About CZ
Lifestyle in the Czech Republic


Wine and viniculture regions in the Czech Republic

photo:  (czechtourism.cz)

There are two main wine regions in the Czech Republic – Bohemia and Moravia. They are further divided into sub-regions. The biggest development of vineyards is connected with the period before the Thirty Years War. At that time, there was 15 thousand hectares of vineyards in Bohemia and 20 thousand hectares in Moravia. At present, the area of the vineyards equals 19 thousand hectares, most of which is situated in Moravia.

The top quality of Moravian white wines is known worldwide, which is reflected by numerous international awards. Moravian wines win over such winery giants as France or Germany. Wine producers in the Czech Republic are very successful in wine cultivation, too – and there is living proof of it in, for example, the newly recognised types of red wine Cabernet Moravia or André, and in white wine e.g. the Muškát moravský.

MORAVIA wine region

There are four main wine sub-regions in Moravia – Znojmo, Velké Pavlovice, Mikulov and Slovácko.  The Moravia wine region is typical with little villages comprising of wine cellars – just wine cellars without a permanent residential population.

Znojmo sub-region

Znojmo is a region of white aromatic wines. The main variety Veltlínské zelené is unrivalled but excellent quality can be seen in Sauvignon, Ryzlink rýnský and Müller Thurgau too. In addition, there are the outstanding varieties Muškát moravský and Rulandské šedé. As regards red wines, the most common variety is Svatovavřinecké.  Přímětice (map) near Znojmo (map) is known for the largest cross cellar in the world;  Jaroslavice (map) is proud of a truly unique wine archive with the oldest samples in the Czech Republic.

Velké Pavlovice sub-region

The sub-region is known for the greatest number of registered wine producers in the Czech Republic.  The leader at it is the town of Velké Bílovice (map) with over thousand registered wine producers. The most frequent varieties of white wine are Tramín červený, Veltlínské zelené and Ryzlink vlašský. Local heavy soil provides excellent conditions for red wine varieties too. The Velké Pavlovice sub-region is considered the heart of red wines in our country. The most common varieties are Svatovavřinecké and Frankovka.

Mikulov sub-region

The Mikulov wine sub-region is the largest in the Czech Republic. Vineyards spread over more than 2.5 thousand hectares. The first mentions of vineyards come from the area of Pálava and are connected with the period of the Roman wars – it was this locality where Marcus Aurelius’s legions had established a military station.  The centre of the region is the town of Valtice (map). In 1873 the Secondary school of viniculture was founded.  The premises of Valtice Chateau are the residence of the leading Czech wine producer Valtice Wine Cellars. The castle cellar rooms built in 1430 are used as storage for 600 thousand litres of top quality wine. The total capacity is 6.5 million litres of wine.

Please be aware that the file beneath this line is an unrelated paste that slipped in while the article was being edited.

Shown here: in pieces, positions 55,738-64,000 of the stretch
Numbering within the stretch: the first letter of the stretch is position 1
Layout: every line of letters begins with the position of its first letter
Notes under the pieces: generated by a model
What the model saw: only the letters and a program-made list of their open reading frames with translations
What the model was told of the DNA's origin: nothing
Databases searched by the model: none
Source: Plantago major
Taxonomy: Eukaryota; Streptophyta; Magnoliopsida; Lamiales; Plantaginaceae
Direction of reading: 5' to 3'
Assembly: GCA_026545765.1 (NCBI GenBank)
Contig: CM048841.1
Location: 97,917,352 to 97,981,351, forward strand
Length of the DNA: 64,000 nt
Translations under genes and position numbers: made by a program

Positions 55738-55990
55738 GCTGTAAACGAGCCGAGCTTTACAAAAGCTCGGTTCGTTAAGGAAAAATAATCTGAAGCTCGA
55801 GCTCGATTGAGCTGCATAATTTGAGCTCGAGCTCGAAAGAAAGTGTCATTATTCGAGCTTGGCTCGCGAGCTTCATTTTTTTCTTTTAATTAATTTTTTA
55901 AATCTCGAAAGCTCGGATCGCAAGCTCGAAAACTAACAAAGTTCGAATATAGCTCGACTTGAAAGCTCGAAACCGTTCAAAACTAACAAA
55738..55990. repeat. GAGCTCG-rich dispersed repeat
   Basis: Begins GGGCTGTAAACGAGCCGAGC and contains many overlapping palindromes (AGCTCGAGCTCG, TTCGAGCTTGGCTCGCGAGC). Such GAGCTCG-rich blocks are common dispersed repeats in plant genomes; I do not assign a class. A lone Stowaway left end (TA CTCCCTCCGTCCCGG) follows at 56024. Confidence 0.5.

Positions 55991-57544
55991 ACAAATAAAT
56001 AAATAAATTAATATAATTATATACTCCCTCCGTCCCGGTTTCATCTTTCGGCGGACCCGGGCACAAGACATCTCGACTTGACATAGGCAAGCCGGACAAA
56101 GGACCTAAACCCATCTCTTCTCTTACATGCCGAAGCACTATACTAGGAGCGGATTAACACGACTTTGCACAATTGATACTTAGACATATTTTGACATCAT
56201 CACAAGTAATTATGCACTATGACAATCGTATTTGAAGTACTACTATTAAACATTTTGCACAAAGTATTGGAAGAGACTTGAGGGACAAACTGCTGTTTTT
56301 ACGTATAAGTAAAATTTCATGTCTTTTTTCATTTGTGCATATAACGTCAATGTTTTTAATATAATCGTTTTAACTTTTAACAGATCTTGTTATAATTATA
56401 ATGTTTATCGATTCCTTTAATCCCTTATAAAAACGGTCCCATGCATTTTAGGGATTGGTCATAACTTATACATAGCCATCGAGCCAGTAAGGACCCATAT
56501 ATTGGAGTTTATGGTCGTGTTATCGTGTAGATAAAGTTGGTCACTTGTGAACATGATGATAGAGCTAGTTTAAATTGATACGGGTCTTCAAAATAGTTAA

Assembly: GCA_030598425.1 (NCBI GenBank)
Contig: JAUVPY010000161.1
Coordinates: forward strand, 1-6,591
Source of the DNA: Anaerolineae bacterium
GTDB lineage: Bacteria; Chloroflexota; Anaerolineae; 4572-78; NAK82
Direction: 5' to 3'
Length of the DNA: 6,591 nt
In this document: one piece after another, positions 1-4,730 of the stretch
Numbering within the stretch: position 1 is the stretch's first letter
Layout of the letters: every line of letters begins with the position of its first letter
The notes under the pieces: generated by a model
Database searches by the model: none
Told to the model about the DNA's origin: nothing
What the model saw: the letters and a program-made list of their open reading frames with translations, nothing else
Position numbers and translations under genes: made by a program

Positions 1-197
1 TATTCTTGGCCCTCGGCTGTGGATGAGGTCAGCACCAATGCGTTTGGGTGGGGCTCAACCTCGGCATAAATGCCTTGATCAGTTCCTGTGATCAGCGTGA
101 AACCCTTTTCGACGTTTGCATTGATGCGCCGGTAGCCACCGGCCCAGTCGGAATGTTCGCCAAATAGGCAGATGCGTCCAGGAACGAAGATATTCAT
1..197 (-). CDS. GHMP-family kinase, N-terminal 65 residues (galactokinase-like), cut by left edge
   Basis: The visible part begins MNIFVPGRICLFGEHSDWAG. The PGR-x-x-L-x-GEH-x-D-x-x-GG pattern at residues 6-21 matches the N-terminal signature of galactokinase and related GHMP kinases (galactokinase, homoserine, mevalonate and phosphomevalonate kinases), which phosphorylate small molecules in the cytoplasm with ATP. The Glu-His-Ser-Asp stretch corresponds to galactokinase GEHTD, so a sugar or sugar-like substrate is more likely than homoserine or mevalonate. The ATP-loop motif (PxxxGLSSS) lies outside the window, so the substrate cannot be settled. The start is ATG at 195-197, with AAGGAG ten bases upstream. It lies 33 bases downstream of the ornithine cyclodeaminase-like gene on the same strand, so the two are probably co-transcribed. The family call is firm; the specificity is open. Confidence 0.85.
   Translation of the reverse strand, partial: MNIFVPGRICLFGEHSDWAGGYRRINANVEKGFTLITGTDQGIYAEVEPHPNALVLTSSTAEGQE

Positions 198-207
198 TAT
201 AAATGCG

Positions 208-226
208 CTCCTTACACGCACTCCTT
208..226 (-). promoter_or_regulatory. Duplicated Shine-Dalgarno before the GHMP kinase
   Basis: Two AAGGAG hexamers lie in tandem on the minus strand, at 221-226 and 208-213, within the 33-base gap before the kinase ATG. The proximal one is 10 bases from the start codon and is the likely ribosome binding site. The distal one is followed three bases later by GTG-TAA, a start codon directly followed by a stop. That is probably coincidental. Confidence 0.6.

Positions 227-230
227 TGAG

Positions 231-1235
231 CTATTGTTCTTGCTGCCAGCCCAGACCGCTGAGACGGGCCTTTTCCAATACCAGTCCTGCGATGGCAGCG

Slovácko sub-region

The area of vineyards around Uherské Hradiště (map) is the northernmost wine region in Moravia. The main varieties are Ryzlink rýnský, Rulandské bílé and Rulandské šedé. As for dark varieties, the most frequent are Frankovka and Zweigeltrebe.

Wine region BOHEMIA

The region is considered one of the northernmost wine regions within the European context.  At present, most of the vineyards are located around  Mělník (map), Litoměřice (map) and Most (map). It is interesting that the vineyards in Bohemia are neither continuous nor extensive, contrary to Moravia. They are usually spread over protected southern slopes near rivers – the Vltava, the Elbe, the Ohře and the Berounka.  There used to be large vineyards around Prague in the past, at the time when Prague was the royal residence. Today, there is just Trója (map), where a small vineyard is still maintained, and Karlštejn with a research viniculture station.

Mělník sub-region

The vineyards in the surroundings of Roudnice nad Labem and Mělník used to supply mainly Prague.  In the 16th century the red wines made in Mělník were popular, and in particular Rulandské modré was famous for its delicious flavour. Gradually, Ryzlink rýnský and Sylvánské zelené were introduced. At present, most of the vineyards produce Müller Thurgau.

Litoměřice sub-region

In Prague and its surroundings, the Litoměřice wine sub-region has always been the most serious rival to Mělník. There is a mention dated 1057 about the donation of vineyards including wine producers to St Stephen’s Church in Litoměřice. The best known wine cellars are probably the cellars in Žernoseky, built by the Cistercian order, who founded the vineyards in Žernoseky in 1251. The prevailing varieties were Rulandské bílé and Rulandské šedé, and Ryzlink rýnský as well.

Author: Ivana Jenerálová
Source: www.wineofczechrepublic.cz http://cs.wikipedia.org
Added: 15.06.2010

Related articles


Christmas markets in Czechia

For many Czechs, Christmas markets (“vánoční trhy” in Czech) are the best thing about winter....

Customs and traditions

Young wine – St Martin’s wine

Every year, on St. Martin’s Day i.e. on 11th November, at 11 a.m. sharp, perhaps every winery and...


Saint Martin and Traditions

A golden roasted goose and young St. Martin’s wine – neither can be missing at festivals held...


New Year celebration in the Czech...

The New Year’s Eve or 31 December is a business day in the Czech Republic. Therefore the...

Most favourite

History of Czech fine art

What happened in the realm of fine art at the very beginning of the Czech…


The Czech Republic is a landlocked country located in moderate geographical…

The most significant current discoveries

During the last decade, Czech science has made many revolutionary discoveries…

Czech language

The Czech language belongs to the group of West Slavic languages. From another…